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What's to Come

Fasten your seat belts and hold on tight--the 2008 economy is going to be a bumpy ride.

Alan Greenspan said we would enter an Age of Turbulence between 2010 and 2011, when baby boomers begin retiring and straining government financial systems. I believe the Age of Turbulence is already here. On the same day Greenspan gave that prediction, a Phoenix entrepreneur announced his new business: an auction website for nurses, where they offer their professional services to the highest bidders--namely, hospitals. He was swamped with calls from nurses.

Combine baby boomers' increased needs for medical care, a shortage of nurses and an entrepreneur, and you get turbulence. While this is good for the entrepreneur and the nurses, I feel for hospital administrators trying to keep costs down while working to keep nurses and patients happy.

Even if the government denies it, we all know inflation is occuring. We know retiring baby boomers will cause a shortage of employees throughout the system. We also know there's a baby bust generation following the baby boomers. This means even more fuel for the Age of Turbulence: fewer workers, inflation, technology and higher wages. For the entrepreneur, this means planning--and making changes--now.

As entrepreneurs, we need to figure out how to increase profits and decrease expenses to pay higher wages. This requires creative thinking and the courage to make changes before the storm hits. So . . .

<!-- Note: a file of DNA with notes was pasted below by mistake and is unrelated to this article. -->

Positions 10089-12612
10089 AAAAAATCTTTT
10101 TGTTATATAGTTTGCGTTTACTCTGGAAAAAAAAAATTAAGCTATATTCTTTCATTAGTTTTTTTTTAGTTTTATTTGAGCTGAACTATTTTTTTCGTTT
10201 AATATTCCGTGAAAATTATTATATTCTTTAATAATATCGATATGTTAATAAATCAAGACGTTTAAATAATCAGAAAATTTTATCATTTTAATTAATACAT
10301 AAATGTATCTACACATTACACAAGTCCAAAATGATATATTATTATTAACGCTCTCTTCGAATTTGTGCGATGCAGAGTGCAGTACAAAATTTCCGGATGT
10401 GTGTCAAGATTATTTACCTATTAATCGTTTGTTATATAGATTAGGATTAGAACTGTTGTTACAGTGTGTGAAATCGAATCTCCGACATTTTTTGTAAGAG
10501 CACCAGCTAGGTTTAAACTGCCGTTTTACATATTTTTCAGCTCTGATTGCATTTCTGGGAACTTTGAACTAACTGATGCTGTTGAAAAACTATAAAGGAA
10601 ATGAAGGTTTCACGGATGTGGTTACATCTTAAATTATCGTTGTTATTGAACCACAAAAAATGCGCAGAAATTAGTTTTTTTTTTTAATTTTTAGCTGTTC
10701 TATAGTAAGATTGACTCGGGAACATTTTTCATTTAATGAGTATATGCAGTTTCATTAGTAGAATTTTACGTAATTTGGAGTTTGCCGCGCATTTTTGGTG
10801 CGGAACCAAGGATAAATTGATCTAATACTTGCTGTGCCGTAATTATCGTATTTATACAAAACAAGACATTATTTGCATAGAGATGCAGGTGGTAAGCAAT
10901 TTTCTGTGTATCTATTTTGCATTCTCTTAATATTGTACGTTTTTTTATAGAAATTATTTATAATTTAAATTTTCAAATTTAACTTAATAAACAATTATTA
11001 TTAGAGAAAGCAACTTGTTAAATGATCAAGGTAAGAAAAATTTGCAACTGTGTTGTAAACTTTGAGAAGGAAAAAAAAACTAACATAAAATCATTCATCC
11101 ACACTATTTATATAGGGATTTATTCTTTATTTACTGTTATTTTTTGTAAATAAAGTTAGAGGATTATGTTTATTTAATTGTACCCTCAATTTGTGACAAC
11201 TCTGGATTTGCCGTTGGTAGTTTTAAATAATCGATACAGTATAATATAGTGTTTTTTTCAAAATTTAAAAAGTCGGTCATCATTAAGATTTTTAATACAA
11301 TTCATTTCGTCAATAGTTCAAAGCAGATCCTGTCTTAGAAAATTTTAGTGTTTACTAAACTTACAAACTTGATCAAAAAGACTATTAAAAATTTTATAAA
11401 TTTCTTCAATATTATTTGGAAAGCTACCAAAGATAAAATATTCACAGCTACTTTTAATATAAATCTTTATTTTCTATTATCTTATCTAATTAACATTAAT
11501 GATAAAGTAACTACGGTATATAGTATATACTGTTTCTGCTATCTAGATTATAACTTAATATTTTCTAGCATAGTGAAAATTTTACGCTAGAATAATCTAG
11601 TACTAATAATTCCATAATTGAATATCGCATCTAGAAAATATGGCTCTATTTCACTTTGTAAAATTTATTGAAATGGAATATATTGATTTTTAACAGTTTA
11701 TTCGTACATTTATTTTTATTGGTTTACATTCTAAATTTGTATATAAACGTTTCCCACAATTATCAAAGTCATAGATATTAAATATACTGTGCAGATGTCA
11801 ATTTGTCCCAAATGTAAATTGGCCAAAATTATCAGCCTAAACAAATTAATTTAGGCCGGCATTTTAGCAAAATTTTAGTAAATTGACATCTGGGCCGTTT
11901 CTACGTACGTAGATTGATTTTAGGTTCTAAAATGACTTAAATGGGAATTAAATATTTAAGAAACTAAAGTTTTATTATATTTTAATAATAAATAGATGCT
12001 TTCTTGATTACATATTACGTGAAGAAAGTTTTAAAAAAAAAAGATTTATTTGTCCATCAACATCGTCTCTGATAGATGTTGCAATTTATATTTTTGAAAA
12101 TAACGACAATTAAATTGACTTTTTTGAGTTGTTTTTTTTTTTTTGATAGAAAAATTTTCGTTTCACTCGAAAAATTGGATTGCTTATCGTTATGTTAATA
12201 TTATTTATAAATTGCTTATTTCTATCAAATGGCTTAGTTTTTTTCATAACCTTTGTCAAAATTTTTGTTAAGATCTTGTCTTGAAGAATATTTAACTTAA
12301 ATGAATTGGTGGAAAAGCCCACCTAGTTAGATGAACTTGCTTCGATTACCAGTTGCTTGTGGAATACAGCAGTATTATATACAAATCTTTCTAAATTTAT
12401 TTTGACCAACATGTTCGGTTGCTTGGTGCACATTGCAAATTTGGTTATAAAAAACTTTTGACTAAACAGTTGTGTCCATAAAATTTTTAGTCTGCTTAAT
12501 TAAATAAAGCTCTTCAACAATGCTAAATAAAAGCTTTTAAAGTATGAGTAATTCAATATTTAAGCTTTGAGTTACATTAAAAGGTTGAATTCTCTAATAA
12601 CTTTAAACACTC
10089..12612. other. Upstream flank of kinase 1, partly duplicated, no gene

1. Downsize early. About three years ago, while the economy was good, I began encouraging certain employees to move on while they could still find new jobs at higher pay. They weren't bad workers; most just didn't fit the culture of my business, had grown stale or had lost their creative spark.

2. Hire less and pay more. Rather than rushing to fill the vacancy, I watched to see which employees would voluntarily pick up the slack. Once I knew who my real leaders were, my team began hiring. Today, we have fewer workers who do more work and receive more pay.

3. Step up advertising. With the savings in wages, we went to TV, web, radio and print media and negotiated long-term advertising and promotion contracts. It's amazing how much of a discount and better treatment you receive when you're willing to commit to a long-term relationship.

4. Increase distribution. For the past two years, we've been developing a franchise delivery system. Just as nurses want to become free agents/entrepreneurs, others do, too, and we realized we needed to tap into that entrepreneurial spirit.

Our preparation for the Age of Turbulence began nearly a year ago. What are you doing?

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This article was originally published in the January 2008 print edition of Entrepreneur with the headline: What's to Come .

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